Trends & Technology

Five Criteria for Evaluating Cost Savings Opportunities

posted by TURTLE & HUGHES in Perspectives

Cost savings can typically be found in many places, including the MRO procurement process, and they always require some sort of change. In our experience, the challenge is often prioritizing which savings opportunities to pursue now and then how to obtain sufficient support for implementation. The cost of a failed cost savings project is too high to pay – wasted time, loss of support from the organization and the very real dollars that were spent unnecessarily. Identifying and pursuing cost savings projects is a prime deliverable not only for an outsourced materials management company, but any organization committed to continuous improvement, increased profits and a healthier bottom line.

First and foremost, a successful supply chain professional should always have an arsenal of cost reduction projects under consideration that is constantly reviewed, prioritized and re-prioritized as new information is available. There is never a shortage of opportunities to pursue if one maintains a mindset of relentless attention to detail and the tenacity to dig in, validate the potential and convince the appropriate stakeholders to support the project. Hard savings in material and service costs, freight, increased efficiencies, warranty recapture, repair vs. replace, payment terms, operational expenses, etc., can be uncovered in just about any organization. In another article, we will dive deeper into the specific attributes to examine when searching for different types of savings opportunities, but for now the focus is on how to analyze the opportunities that have been identified using five criteria.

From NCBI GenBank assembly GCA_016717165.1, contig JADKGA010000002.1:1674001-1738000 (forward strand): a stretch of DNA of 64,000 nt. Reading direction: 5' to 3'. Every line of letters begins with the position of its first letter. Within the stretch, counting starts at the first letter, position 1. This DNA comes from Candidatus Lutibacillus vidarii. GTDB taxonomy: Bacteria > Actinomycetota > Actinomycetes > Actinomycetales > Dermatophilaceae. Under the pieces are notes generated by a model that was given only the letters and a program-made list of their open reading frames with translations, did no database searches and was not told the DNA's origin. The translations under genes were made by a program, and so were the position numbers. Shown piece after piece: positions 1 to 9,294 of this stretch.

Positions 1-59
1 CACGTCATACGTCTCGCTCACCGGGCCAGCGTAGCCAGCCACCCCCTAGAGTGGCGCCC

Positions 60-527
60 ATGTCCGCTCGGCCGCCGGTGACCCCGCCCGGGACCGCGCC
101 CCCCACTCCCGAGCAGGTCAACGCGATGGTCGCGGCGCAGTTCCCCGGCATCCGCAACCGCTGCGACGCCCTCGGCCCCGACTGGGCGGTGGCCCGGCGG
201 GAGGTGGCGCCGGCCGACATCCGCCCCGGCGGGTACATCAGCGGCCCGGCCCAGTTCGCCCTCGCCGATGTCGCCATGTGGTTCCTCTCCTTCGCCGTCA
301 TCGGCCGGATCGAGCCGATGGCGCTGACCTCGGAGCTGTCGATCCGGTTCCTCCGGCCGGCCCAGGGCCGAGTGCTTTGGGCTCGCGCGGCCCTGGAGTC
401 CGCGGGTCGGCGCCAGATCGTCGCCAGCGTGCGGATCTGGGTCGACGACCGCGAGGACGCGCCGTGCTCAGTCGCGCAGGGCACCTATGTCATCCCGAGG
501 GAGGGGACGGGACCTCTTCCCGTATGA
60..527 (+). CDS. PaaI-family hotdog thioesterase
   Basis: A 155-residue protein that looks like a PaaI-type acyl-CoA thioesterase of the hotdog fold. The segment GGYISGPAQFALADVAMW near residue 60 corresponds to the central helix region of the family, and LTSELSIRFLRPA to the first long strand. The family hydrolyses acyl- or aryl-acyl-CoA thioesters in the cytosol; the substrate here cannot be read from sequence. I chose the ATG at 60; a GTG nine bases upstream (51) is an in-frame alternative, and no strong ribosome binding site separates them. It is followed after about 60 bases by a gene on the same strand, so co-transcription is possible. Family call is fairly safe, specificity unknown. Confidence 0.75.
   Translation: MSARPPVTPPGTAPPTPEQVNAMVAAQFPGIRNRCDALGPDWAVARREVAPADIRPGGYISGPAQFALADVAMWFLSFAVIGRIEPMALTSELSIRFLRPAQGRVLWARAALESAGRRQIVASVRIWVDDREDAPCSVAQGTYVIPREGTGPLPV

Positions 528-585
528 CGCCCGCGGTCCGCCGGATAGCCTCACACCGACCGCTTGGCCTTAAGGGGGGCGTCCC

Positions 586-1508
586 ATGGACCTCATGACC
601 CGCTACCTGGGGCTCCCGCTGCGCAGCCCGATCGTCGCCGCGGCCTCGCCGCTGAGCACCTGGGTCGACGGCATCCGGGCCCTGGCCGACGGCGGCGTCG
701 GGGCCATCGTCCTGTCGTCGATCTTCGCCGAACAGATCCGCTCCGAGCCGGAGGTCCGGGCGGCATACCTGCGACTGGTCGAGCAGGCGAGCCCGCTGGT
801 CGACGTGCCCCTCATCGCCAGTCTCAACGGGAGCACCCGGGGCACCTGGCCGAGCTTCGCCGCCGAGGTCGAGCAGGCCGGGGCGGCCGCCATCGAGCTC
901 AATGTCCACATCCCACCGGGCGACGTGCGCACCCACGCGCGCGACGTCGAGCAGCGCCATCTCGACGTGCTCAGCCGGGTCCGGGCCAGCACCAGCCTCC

1. Impact
It should be obvious that a $100k savings is more attractive than a $5k cost reduction, but this is the starting point. Without sufficient IMPACT, alignment is often difficult to achieve.

2. Feasibility
At the start, the following question must be answered, “Can this be implemented based upon what is known about the process, organization, stakeholders, etc.?” If significant issues exist that could materially impede the execution of the project, pause must be taken until a higher level of confidence can be attained.

3. Duration
The investment time in the initiative must also be examined. The likelihood of success is often pegged to the DURATION of the project. A month or two is great, but anything longer that does not correlate to a very large IMPACT might become an unnecessary burden that affects more than the issue at hand.

4. Inventory
A savings is typically not considered a hard savings unless it can be shown to reduce a tangible expense. If material must be consumed prior to implementing a new price, source or replacement product, the opportunity may not be available – yet. A great price may have to wait until the need to replenish arises unless the current balance on hand can be relieved through an alternate methodology.

5. Investment
Sometimes you need to have money to make (save) money. It may be necessary to pay for tooling, testing, production or even an initial or bulk quantity in order to reduce piece price costs. Constraints such as cash, warehousing space and ROI timelines must be known and considered in such instances. Pursuing and implementing cost savings are critical to the success of any organization. Very often the experience and acumen of a third-party provider is necessary to institute the change management processes required to reduce costs. Turtle & Hughes Integrated Supply has proven techniques, personnel, supply chain partners and analytics to increase your bottom line.

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